A Cross, A Camel and a Nosepin – Outer Symbols of an Inner Self

20130723-084123.jpgOn a gold chain around my neck I wear an Ethiopian cross and a small gold camel. When I take them off my neck feels naked, but more than that my identity feels compromised.

I also wear a tiny diamond in my nose – my nosepin. I never take it off.

These three objects are outer symbols of my inner self. They come as close as anything will to representing parts of my life that are precious, parts that I can’t always articulate.

The cross was purchased in the Khan el-Khalili market in Cairo, Egypt. This market is famous for its myriad of shops down tiny streets that are so narrow no car could drive through safely.The bazaar sits under the shadow of the Al-Hussein mosque and lures tourists and residents alike into its colors and delights. When you’ve lived in Cairo awhile you get tired of taking your visiting friends to the market, but once you’ve been away you long for those narrow streets and shops filled with perfume bottles of delicate glass, pottery of bright colors, and gold of brilliant shine. We bought the cross on a trip back to Cairo a few years after we uprooted our family and moved to a land far away and unfamiliar – the United States. It represents a a precious faith, a faith that didn’t leave me when I thought I would leave it. A faith that burns brighter through fire, much like the gold in the cross; gold refined by smelting out the impurities.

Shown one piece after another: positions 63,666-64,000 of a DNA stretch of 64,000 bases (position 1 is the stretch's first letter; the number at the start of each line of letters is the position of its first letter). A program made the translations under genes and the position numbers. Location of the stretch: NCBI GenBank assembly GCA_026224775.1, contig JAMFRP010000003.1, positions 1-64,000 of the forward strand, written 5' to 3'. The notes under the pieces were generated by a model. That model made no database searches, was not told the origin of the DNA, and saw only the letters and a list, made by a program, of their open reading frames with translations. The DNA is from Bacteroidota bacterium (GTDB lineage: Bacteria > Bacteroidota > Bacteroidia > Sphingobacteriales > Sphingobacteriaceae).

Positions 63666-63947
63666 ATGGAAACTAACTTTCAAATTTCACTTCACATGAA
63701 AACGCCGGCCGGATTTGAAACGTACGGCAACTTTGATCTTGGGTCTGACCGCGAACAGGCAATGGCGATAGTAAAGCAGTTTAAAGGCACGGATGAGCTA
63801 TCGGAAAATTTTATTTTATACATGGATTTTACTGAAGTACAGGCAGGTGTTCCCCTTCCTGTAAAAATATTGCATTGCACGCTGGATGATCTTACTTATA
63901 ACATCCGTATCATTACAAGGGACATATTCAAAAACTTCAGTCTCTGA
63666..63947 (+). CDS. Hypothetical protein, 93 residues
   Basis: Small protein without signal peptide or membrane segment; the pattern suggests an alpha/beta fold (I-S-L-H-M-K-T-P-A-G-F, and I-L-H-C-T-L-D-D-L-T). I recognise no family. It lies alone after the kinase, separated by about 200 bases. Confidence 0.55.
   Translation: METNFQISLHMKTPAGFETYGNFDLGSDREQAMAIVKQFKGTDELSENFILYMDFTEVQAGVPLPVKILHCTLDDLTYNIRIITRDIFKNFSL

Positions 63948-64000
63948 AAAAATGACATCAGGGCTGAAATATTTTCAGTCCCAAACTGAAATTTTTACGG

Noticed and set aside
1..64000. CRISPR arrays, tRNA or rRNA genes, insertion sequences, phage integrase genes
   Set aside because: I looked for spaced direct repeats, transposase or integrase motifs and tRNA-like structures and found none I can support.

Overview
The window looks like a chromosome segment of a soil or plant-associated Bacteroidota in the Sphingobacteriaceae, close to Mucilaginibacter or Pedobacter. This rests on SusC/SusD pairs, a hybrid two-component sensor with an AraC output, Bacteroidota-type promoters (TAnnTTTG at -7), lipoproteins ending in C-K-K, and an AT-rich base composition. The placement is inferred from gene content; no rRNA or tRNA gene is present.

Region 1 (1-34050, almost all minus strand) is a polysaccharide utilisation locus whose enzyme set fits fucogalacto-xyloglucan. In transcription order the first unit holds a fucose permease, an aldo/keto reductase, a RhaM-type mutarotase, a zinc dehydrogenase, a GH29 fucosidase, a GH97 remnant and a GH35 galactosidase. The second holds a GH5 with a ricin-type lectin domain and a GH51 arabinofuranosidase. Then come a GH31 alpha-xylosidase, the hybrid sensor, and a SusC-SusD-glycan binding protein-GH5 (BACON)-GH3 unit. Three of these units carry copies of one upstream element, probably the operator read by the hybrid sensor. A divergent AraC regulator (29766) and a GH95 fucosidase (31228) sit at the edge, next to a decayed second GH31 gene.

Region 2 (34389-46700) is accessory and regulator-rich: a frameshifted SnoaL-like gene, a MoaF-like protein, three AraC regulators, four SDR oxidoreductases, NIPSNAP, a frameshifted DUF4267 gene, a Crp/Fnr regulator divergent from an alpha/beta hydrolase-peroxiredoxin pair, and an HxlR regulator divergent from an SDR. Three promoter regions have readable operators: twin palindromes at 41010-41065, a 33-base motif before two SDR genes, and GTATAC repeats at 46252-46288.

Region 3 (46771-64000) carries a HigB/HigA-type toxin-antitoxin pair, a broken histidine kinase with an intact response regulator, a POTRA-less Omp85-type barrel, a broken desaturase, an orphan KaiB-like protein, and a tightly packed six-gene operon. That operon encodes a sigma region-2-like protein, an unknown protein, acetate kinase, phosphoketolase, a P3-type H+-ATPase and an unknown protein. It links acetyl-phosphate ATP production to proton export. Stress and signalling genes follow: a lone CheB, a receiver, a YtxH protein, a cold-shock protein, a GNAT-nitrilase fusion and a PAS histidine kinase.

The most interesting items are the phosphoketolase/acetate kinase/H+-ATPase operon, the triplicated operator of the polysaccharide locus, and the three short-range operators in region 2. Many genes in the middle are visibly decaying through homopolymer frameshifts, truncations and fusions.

I love my cross. My Ethiopian cross.

Paired with the cross on the same chain is the camel. One Christmas in Cairo Cliff surprised me with a small gold camel. He had written to parents and family members that he had purchased a solid-gold camel for me for Christmas. For a month following Christmas we received mail joking about our camel. “Could we get it through the door?” “How did we capture it and turn it into gold?” Sarcastic and humorous comments puzzled us until we realized that family thought Cliff was joking. They had never seen the small, delicate camels that were sold in the gold section in Khan el-Khalili and one paragraph ended with “No. Really. What did you really get her?”

I lost that camel. I still don’t know how but losing my signature necklace hurt me in ways that I was unprepared for. Then last year my mother-in-law was taking out some old jewelry to give to my daughter and had two tiny gold camels, camels we had given her as earrings years before. I claimed both of them with a strength that surprised even me. I reclaimed my symbol, my signature piece.

And then there’s my nosepin…..! As a teenager in Pakistan I wanted a nosepin. Someone at the International School in Islamabad had one and I was mightily jealous. But under the roof of my parents, the answer was a resounding “no’. So when I moved to Pakistan with a husband and baby I was determined to change the nose situation. Two months after giving birth to my second child I went to an expensive jewelry shop and sat on a velvet stool. (as Robynn did because it was the same shop) I have never regretted it. Even now, when it’s assumed that I am a left over hippy, I’ve no regrets.